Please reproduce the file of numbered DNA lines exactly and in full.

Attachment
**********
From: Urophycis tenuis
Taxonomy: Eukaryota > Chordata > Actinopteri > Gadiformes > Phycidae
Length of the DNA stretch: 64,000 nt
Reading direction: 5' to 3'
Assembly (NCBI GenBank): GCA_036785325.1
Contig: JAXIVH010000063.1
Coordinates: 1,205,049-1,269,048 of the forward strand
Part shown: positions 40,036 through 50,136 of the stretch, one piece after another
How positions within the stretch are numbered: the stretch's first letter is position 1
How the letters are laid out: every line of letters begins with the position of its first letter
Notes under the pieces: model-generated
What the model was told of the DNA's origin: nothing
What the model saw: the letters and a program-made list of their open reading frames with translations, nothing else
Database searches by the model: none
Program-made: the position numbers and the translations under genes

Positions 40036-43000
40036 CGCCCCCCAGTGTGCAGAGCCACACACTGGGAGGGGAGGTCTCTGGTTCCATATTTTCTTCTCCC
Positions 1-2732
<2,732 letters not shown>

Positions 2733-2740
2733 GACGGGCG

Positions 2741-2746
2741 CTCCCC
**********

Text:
From: Urophycis tenuis
Taxonomy: Eukaryota > Chordata > Actinopteri > Gadiformes > Phycidae
Length of the DNA stretch: 64,000 nt
Reading direction: 5' to 3'
Assembly (NCBI GenBank): GCA_036785325.1
Contig: JAXIVH010000063.1
Coordinates: 1,205,049-1,269,048 of the forward strand
Part shown: positions 40,036 through 50,136 of the stretch, one piece after another
How positions within the stretch are numbered: the stretch's first letter is position 1
How the letters are laid out: every line of letters begins with the position of its first letter
Notes under the pieces: model-generated
What the model was told of the DNA's origin: nothing
What the model saw: the letters and a program-made list of their open reading frames with translations, nothing else
Database searches by the model: none
Program-made: the position numbers and the translations under genes

Positions 40036-43000
40036 CGCCCCCCAGTGTGCAGAGCCACACACTGGGAGGGGAGGTCTCTGGTTCCATATTTTCTTCTCCC
Positions 1-2732
<2,732 letters not shown>

Positions 2733-2740
2733 GACGGGCG

Positions 2741-2746
2741 CTCCCC